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Maternal Perinatal Stress Trajectories and Negative Affect and Amygdala Development in Offspring


Maternal psychological stress during pregnancy is a common risk factor for psychiatric disorders in offspring, but little is known about how heterogeneity of stress trajectories during pregnancy affect brain systems and behavioral phenotypes in infancy. This study was designed to address this gap in knowledge.


Maternal anxiety, stress, and depression were assessed at multiple time points during pregnancy in two independent low-risk mother-infant cohorts (N=115 and N=2,156). Trajectories in maternal stress levels in relation to infant negative affect were examined in both cohorts. Neonatal amygdala resting-state functional connectivity MRI was examined in a subset of one cohort (N=60) to explore the potential relationship between maternal stress trajectories and brain systems in infants relevant to negative affect.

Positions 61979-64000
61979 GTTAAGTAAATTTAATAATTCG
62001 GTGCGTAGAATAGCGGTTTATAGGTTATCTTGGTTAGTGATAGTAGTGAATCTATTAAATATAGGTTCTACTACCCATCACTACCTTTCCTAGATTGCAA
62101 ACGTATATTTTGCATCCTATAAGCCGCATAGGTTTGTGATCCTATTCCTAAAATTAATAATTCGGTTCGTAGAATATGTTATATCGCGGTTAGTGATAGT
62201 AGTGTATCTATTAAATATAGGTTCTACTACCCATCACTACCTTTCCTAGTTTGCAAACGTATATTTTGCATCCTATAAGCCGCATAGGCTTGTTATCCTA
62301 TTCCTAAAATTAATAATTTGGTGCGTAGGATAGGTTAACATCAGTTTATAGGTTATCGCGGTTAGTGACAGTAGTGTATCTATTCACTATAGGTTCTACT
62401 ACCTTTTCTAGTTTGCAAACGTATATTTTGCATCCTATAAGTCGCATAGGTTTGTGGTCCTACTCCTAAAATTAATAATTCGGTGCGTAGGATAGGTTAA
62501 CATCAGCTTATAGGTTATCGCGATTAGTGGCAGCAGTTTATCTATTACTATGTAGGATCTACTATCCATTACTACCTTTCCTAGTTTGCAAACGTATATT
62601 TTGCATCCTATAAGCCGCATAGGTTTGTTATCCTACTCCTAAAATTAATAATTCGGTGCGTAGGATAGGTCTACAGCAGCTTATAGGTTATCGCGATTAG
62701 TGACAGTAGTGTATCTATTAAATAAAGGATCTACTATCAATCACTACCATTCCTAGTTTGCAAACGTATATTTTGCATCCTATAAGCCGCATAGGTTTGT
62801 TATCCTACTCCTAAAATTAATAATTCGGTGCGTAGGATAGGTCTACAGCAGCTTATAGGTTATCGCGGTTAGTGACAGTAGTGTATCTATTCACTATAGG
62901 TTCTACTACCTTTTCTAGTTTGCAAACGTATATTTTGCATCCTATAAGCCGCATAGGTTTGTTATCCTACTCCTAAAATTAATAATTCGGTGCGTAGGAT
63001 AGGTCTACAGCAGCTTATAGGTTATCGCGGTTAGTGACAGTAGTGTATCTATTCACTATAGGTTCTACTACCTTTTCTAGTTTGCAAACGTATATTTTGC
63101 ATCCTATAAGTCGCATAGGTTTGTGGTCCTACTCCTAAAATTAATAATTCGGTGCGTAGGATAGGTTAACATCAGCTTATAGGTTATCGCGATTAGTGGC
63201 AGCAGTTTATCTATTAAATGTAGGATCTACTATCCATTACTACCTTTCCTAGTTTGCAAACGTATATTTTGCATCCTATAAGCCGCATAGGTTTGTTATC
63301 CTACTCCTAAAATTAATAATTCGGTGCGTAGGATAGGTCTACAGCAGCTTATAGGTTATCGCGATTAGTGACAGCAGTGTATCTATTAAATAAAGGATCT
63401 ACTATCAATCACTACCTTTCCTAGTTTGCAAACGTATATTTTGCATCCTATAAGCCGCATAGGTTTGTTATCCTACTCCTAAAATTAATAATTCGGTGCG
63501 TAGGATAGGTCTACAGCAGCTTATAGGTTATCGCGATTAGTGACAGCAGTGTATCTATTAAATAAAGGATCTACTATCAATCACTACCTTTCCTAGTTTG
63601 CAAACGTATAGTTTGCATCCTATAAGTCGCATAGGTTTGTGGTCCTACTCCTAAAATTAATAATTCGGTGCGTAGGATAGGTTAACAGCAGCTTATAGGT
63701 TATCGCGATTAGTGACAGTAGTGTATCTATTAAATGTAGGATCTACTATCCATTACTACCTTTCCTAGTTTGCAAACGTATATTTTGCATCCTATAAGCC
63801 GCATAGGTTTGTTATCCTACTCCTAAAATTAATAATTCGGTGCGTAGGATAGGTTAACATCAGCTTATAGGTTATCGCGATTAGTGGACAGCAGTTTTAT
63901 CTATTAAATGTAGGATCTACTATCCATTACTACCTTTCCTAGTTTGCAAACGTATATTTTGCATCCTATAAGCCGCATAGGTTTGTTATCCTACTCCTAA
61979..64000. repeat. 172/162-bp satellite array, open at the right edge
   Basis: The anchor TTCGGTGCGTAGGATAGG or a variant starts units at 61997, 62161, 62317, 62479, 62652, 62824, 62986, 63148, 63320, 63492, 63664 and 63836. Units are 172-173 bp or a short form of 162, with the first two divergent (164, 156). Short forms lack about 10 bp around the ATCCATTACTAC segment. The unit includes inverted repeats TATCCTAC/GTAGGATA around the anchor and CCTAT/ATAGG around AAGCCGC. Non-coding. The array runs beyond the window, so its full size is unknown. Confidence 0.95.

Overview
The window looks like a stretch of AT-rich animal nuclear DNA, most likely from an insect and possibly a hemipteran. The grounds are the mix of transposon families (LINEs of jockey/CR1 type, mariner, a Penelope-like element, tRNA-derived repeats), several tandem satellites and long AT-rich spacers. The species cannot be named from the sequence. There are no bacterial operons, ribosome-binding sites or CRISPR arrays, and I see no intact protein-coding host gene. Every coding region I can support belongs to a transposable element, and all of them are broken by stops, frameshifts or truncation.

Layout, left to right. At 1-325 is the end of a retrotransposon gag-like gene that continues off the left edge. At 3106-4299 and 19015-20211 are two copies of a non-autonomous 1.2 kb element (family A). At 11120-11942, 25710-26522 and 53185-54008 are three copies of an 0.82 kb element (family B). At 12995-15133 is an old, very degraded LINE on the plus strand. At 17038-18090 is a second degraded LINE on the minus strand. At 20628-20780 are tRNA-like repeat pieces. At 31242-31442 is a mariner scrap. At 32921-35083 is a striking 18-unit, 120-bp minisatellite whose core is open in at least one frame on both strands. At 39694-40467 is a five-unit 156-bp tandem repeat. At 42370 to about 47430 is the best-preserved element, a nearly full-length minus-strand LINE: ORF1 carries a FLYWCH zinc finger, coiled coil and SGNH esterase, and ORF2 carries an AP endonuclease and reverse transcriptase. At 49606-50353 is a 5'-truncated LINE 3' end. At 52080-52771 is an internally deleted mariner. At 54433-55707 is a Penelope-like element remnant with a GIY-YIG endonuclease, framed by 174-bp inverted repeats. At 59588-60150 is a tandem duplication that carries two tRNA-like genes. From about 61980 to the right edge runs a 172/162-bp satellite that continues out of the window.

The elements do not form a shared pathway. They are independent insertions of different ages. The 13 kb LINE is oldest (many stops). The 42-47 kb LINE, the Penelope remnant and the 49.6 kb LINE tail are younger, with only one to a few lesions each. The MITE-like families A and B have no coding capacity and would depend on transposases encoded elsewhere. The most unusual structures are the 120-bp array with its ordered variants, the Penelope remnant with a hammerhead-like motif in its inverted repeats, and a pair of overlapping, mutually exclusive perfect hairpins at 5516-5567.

Four distinct trajectory clusters, characterized by changing patterns of stress over time, and two magnitude clusters, characterized by severity of stress, were identified in the original mother-infant cohort (N=115). The magnitude clusters were not associated with infant outcomes. The trajectory characterized by increasing stress in late pregnancy was associated with blunted development of infant negative affect. This relationship was replicated in the second, larger cohort (N=2,156). In addition, the trajectories that included increasing or peak maternal stress in late pregnancy were related to stronger neonatal amygdala functional connectivity to the anterior insula and the ventromedial prefrontal cortex in the exploratory analysis.


The trajectory of maternal stress appears to be important for offspring brain and behavioral development. Understanding heterogeneity in trajectories of maternal stress and their influence on infant brain and behavioral development is critical to developing targeted interventions.

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